Wednesday, November 30, 2016

Marco Polo - History 1&2, Explorers and Trailblazers

November 29, 2016

 Explorer and merchant Marco Polo captured the imagination of the many with his book detailing his travels. His adventures with Kublai Kahn and the people of the “East” were so fantastic that many of his contemporaries believed his tales to be fantasy.  Over time much of what he detailed has been verified.

In class activities:

  • Discussed the idea that cultural learning happens in two directions
  • Mapped the silk road and Marco Polo's route
  • Folded origami animals
  • Discussed God's plan vs our own in relation so Marco Polo's time in jail during which his book was written.

Optional lesson extension activities:
  • Read or watch Shakespeare's The Merchant of Venice to better understand the issues faced by Marco Polo and his fellow traveling businessmen during this time period
  • Try your hand at more origami.

Our Christmas performance is next week.  No history lessons are due.
Enjoy your holiday! See you in the new year!

Assignment due 1-3-2017:
Read history cards MA 20-23

Wednesday, November 16, 2016

Art - Pathfinders and Navigators

Tuesday, November 15

The students did an AMAZING job on their Coat of Arms project from last week!! It was impressive to see all the colors and details that each student put into their individual shields and coat of arms.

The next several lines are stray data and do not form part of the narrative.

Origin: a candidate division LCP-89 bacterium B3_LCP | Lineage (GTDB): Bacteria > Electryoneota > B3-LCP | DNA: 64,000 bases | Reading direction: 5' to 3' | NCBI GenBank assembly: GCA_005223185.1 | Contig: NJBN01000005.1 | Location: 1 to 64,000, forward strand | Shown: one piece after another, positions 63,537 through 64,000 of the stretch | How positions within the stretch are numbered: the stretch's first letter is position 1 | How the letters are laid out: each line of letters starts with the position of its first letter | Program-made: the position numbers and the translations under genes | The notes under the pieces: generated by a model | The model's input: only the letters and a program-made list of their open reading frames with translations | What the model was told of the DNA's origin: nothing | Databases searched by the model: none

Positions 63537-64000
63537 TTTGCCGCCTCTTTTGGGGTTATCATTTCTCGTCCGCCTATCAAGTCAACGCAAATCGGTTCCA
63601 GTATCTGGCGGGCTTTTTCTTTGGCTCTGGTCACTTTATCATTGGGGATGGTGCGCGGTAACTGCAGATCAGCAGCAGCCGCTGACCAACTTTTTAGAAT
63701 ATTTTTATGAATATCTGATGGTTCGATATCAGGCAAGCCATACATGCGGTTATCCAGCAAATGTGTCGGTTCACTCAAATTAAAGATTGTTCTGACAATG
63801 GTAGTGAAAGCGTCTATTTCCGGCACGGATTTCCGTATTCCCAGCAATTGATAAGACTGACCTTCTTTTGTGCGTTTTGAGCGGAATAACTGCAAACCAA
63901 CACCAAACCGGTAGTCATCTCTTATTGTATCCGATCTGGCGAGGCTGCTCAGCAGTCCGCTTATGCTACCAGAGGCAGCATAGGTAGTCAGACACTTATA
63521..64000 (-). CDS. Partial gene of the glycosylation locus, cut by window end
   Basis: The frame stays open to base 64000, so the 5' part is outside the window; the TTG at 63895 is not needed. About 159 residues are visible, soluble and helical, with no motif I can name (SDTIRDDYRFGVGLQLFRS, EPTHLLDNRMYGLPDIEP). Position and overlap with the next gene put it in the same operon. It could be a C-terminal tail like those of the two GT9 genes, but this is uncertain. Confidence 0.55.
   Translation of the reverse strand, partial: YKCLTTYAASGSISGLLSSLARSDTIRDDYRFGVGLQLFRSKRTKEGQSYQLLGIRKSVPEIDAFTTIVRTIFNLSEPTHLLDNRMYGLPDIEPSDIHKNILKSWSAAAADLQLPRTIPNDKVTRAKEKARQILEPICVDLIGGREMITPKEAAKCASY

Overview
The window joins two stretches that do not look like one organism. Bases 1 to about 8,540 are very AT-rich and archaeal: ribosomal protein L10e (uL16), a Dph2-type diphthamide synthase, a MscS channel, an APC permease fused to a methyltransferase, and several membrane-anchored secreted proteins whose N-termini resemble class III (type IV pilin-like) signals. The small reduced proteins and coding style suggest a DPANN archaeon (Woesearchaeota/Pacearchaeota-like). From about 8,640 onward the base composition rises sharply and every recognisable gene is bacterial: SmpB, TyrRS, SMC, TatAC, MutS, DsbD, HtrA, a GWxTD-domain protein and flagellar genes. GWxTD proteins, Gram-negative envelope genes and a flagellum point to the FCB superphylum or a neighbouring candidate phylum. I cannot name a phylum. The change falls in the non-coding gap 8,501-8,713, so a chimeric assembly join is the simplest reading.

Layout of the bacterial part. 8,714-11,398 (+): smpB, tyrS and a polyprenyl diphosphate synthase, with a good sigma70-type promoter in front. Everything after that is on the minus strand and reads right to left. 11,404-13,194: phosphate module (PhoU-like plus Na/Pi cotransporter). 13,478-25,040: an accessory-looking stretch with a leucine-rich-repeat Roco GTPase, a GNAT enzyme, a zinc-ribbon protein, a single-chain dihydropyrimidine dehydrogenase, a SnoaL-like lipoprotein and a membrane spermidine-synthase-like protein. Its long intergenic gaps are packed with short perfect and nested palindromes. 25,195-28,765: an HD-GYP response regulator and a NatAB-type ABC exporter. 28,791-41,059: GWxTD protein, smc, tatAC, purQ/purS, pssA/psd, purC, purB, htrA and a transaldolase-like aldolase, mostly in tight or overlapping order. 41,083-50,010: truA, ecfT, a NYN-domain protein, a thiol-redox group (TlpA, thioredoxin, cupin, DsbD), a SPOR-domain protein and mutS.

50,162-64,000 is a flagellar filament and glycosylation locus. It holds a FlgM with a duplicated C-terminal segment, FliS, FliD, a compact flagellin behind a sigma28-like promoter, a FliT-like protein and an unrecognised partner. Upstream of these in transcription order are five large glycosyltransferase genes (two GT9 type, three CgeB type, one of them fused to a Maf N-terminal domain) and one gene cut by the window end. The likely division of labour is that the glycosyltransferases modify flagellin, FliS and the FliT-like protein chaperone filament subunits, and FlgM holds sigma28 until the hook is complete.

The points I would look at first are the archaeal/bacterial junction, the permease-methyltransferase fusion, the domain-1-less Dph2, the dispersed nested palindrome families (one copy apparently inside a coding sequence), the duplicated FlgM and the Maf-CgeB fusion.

The Renaissance Art Period was a rich art period where the art had really developed into detailed and magnificent pieces. Part of this was the progress made in human faces and figures- they were a lot more accurate, emotional, and detailed. Many of the artists from this period made it their goal to master the human body. One of these was the famous Da Vinci. His Vitruvian Man is a prime example of how he worked out the math behind the amazing human anatomy.

We had so much fun doing our own "human sculptures"! But we obviously took the easier, less messy route with using aluminum foil. How fascinating it was to see the students' creativity take hold as we saw a variety of figures in various poses get molded into shape.

Go to the following link and view all the Medieval Nativity Art pieces on this page. Feel free to read the author's notes and comments.

Then answer the following five questions:
·       -What people/characters are featured in these works?
      - How is Baby Jesus portrayed?
         (Observe size/positioning)
 - How is Mary portrayed?
    (Notice clothing/expression)
 - What type of Backgrounds/Scenery surrounds the characters?
   (Notice how some artists’ take liberty and creativity)
 - Which work did you like the best? Why?

Magna Carta - History 1&2, Explorers and Trailblazers

November 15, 2016

I am so thankful for the amazing children and parents at FAITH.  A family emergency kept me away from class, but with only a few hours notice Mrs. Cross stepped up and made sure that the kids had a fun and educational lesson.  I also heard great reports of the children making her feel welcomed and appreciated.  What a fantastic community!

In class activities:

  • Listened to the story of King John and the Magna Carta
  • Discussed bullying 
  • Looked at what God says about bullying
  • Watched a video about the Magna Carta
  • Made "important documents" using basic calligraphy and sealed them with wax
Assignment due Nov. 29th